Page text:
The Laurel of Asheville‘s Community Events Calendar

If you would like to submit an event to appear in our online Community Events Calendar, please visit our submission page.

The Laurel of Asheville is a lifestyle magazine focused on the arts, culture, and communities of Western North Carolina, and submitted events should fall within this context. If your event occurs over several days, please submit multiple events. Events extending beyond a month will not be accepted. All submissions are subject to editorial approval and edits for clarity and style before being published online. If you are going to include a photograph, please be certain that you have the rights to utilize that image. If there is a question about image rights, we may remove the image. Also, images should be no larger than 2000 pixels wide. Large images will prevent the event from being submitted. Please allow up to 5 days for your even to be posted. If you encounter difficulties submitting an event, please email

Loading Events

« All Events

  • This event has passed.

History Cafe: “You Have to Start a Thing” Early Women in North Carolina Governance

October 19 @ 10:00 am - 11:00 am

$2.50 – $5

In 1894, Asheville became the birthplace of the women’s suffrage movement in North Carolina when Helen Morris Lewis formed the Equal Suffrage Association of North Carolina, the first of its kind in the state.

In this online talk via Zoom, Catherine Amos and Katherine Cutshall will explore how Helen Morris Lewis, Lillian Exum Clement Stafford, and Leah Arcouet Chiles could all be viewed as iterations of an emerging figure that was emblematic of this zeitgeist of women’s advancement–The New Woman. These women were elected to public offices that previously had been exclusively held by men, before most of the women had even obtained the right to vote. Their political and public success did not exist in a vacuum, however.

Through the lens of so-called “New Women” like Helen Morris Lewis, Lillian Exum Clement, and Leah Arcouet Chiles, Amos and Cutshall will explore the idea of Asheville and Buncombe County as an environment that produced progressive and professional women, and the suffrage movement in North Carolina.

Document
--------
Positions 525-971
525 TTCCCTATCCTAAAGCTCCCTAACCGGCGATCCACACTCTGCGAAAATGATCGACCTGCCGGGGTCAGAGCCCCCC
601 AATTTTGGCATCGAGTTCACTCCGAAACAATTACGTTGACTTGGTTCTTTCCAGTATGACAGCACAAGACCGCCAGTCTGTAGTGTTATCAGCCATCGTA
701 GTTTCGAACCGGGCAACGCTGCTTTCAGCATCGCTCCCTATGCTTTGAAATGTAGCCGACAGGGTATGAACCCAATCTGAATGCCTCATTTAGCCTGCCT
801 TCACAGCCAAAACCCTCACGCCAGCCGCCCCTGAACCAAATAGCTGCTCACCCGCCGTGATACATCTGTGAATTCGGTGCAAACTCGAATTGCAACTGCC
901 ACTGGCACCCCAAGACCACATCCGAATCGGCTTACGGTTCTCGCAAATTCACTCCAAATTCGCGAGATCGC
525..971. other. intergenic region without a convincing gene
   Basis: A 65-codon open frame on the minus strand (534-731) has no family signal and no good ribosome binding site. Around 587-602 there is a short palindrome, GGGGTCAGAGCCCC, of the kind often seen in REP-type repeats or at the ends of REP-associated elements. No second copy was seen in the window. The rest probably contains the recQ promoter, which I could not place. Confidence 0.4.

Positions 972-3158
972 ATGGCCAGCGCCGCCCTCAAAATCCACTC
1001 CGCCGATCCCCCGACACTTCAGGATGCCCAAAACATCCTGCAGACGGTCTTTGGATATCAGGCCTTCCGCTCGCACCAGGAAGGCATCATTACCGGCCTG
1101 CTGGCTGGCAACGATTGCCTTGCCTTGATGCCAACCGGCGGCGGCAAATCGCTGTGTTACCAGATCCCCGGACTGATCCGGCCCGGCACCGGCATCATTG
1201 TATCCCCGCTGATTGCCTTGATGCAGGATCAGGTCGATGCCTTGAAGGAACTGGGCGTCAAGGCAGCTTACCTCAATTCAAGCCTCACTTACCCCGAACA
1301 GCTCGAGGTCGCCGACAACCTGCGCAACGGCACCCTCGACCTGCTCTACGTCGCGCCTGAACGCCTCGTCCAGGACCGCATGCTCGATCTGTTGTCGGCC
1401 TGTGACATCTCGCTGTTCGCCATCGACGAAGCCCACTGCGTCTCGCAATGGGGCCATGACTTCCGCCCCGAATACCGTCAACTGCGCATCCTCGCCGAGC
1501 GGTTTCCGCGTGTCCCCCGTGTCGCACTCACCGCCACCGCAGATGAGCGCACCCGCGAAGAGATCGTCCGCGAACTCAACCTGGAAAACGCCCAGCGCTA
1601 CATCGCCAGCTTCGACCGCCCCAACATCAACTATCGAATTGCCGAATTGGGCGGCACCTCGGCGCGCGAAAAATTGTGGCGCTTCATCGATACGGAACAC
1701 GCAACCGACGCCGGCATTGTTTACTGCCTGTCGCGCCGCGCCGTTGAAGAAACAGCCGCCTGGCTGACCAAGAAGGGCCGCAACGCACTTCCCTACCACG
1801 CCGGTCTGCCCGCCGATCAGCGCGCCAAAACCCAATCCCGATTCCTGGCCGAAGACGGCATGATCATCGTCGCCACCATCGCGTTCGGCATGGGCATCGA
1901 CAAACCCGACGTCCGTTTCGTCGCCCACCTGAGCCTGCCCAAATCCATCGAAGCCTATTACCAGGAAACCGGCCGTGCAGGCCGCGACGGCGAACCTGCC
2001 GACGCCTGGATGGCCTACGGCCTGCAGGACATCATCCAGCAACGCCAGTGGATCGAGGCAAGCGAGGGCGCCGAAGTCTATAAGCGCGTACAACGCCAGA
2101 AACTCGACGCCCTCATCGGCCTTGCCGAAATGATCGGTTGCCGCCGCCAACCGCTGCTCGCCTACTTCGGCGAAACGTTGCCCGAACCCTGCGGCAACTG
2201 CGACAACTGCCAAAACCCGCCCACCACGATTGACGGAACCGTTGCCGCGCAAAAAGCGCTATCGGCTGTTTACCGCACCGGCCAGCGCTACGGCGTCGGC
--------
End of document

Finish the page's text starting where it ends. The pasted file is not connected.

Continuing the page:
Catherine Amos is a local historian and UNC Asheville alumna, class of 2017. After receiving her Bachelor’s degree in history with a focus on women & gender identity in early 20th-century Germany, she joined the Biltmore Company as a Historic Interpreter. Catherine has been working in the field of public history since 2014, with four and a half years of experience as a Historic Interpreter, both at Vance Birthplace State Historic Site and the Biltmore Estate. Her background includes internship work with the Department of Historic Preservation and Collections at George Washington’s Mount Vernon, UNC Asheville’s Center for Diversity Education, and Biltmore’s Museum Services team.

Katherine Calhoun Cutshall is a proud alumnus of UNC Asheville where she earned her BA in History (2016) and an MA in Liberal Arts and Sciences (2019). Katherine began her career in local history at the Vance Birthplace State Historic Site researching the lives of enslaved people of Buncombe County, and has served on the African American Heritage Commission of Asheville and Buncombe County, and as the Assistant Director of the Swannanoa Valley Museum and History Center. Today, she is the collections manager and lead archivist of the North Carolina Collection at Pack Memorial Library. Her research interests include the enslaved people and women of Buncombe County and the long term history and effects of tourism on the local economy.

About History Cafe

Designed for adults and modeled after the popular Science Cafes taking place across the nation, Swannanoa Valley Museum & History Center’s monthly History Cafe offers lectures and workshops led by local experts and researchers on regional history topics. These hour-long meet-ups engage the many stories that have shaped our southern Appalachian community as a place — from geological changes to native histories, musical innovations, pioneer experiences, and labor struggles — and will end with informal discussion bringing our shared history into context with contemporary issues.


October 19
10:00 am - 11:00 am
$2.50 – $5


Swannanoa Valley Museum & History Center